accreta experience:

Kate McMeekin

All Photos Courtesy of Kate McMeekin

All Photos Courtesy of Kate McMeekin

 
 

accreta experience: Kate McMeekin

Gaining control and finding peaCe with an accreta diagnosis

My accreta story goes back much further than my delivery. Nine years, in fact. At the age 25, I delivered my first son via emergency C-section at 29 weeks gestation due to preeclampsia with HELLP syndrome. Throughout the pregnancy I had complained of swelling, headaches, and just the overall feeling of malaise. One night the pain got so severe that I had to leave work to go to the emergency department. Within the first hour of being there the ER physician said I had preeclampsia and needed to be transported by ambulance to a hospital in Denver, about an hour away, for a higher level of care. 

After 9 attempts to induce and no success, I was taken to the operating room for an emergency C-section. My son Jack spent 7 weeks in the NICU. I was not able to see him for 24 hours and it wasn't until about a week later that I was able to hold him for the first time. He was so small. Only 3lbs and connected to so many monitors. It was extremely overwhelming but I just held him in my arms and cried. I knew we had a long road ahead of us. After that experience, I didn’t think I wanted to have any more children. I was a bit traumatized by my pregnancy and experience as a mother to a premature baby. However, the NICU experience did lead me to become a nurse. I believed that the only way I could truly give back to the medical community that helped save my son and me, was to join forces.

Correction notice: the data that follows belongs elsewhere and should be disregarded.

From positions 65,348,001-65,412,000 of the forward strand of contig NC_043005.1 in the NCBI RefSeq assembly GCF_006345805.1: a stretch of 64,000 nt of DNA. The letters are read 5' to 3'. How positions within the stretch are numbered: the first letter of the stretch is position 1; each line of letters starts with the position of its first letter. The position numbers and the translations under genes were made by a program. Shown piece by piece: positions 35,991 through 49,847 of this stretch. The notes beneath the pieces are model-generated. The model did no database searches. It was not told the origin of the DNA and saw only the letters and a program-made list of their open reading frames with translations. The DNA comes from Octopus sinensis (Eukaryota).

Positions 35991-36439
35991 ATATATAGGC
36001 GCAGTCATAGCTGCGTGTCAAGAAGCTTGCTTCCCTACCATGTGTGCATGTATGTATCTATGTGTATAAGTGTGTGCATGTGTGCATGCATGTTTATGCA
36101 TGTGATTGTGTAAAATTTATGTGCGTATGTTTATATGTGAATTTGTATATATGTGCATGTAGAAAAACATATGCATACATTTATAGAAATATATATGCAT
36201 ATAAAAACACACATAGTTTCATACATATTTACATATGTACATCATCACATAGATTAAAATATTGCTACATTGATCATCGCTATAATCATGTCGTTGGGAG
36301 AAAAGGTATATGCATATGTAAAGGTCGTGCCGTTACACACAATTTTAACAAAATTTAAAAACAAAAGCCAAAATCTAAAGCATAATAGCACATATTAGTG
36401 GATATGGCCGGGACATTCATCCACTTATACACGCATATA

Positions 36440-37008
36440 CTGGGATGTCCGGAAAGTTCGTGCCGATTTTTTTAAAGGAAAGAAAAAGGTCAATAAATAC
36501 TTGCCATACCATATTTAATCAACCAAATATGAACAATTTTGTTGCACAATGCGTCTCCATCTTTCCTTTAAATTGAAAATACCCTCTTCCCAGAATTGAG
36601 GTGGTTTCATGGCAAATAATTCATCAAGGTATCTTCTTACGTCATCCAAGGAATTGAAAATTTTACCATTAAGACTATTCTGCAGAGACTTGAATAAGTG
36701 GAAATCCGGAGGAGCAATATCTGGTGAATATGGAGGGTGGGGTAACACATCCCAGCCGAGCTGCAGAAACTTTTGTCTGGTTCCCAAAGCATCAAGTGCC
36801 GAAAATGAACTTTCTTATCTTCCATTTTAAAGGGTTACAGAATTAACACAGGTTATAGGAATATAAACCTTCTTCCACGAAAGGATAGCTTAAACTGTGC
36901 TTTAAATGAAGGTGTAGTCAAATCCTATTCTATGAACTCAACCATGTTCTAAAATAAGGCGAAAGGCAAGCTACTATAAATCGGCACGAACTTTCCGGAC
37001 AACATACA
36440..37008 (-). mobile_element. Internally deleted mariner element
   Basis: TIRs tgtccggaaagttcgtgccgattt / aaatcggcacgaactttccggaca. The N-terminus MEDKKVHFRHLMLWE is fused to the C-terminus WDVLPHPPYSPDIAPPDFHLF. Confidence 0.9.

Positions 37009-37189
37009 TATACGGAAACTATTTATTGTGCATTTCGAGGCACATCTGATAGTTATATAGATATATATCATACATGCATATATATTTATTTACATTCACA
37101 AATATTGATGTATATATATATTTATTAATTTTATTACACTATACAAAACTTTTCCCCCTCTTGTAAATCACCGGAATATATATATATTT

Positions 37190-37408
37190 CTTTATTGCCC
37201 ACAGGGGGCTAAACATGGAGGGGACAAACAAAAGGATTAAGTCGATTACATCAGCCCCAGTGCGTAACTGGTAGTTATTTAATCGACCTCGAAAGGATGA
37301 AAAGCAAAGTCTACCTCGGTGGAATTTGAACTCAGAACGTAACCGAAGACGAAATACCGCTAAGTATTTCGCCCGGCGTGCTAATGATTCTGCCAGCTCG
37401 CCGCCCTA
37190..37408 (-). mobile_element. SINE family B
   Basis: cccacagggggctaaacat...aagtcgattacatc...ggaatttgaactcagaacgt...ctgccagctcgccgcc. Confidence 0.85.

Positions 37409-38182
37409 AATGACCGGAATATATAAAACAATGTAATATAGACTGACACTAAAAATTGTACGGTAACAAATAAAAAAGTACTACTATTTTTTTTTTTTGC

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Jack’s dad and I were not married and ended up splitting up when Jack was 2. Shortly after I started nursing school when Jack was 5, I met my future husband. He wanted children and I also really wanted Jack to have a sibling, but I was scared to become pregnant. I did my research and found one of the top OBGYNs in my area. My husband and I met with her and she confirmed that I could try for a VBAC (Vaginal Birth After Cesarean). Oddly I became instantly excited to get pregnant because that was the one thing I felt cheated on in my first pregnancy. I never got to feel a contraction! I so badly wanted to have a vaginal delivery. She also explained to my husband the seriousness of my past pregnancy and he then understood why I was so scared. However, I had already made up my mind. We were doing it.

It took several months to get pregnant but as soon as we were, we were over the moon excited! At 9 weeks I went in for an ultrasound and they could see my son and hear his little heartbeat. At 12 weeks, they discovered that I had placenta previa. At 28 weeks the placenta had not moved at all. My OB was concerned that I may have placenta accreta and that the placenta may have attached to my c-section scar. At 32 weeks an MRI confirmed placenta increta.

I had a lot to think about. Being a nurse, I had access to so much information, maybe too much information. I researched and read accreta stories every night while I laid in bed not sleeping. I even watched youtube videos on cesarean hysterectomy deliveries. The fear of dying consumed all my thoughts. Most nights I fell asleep with tears in my eyes. I knew I had to somehow regain control. I made the decision within my heart first, but then with my husband, that the best plan of action was to deliver our son at 35 weeks via planned c-section and then have a hysterectomy to remove the uterus with the placenta attached.  I would not leave my 9-year-old son, infant, and husband without me. As hard as it was giving up the idea of a VBAC, a non NICU baby, and losing my future fertility, I realized I had to do whatever it took to increase my chances of survival.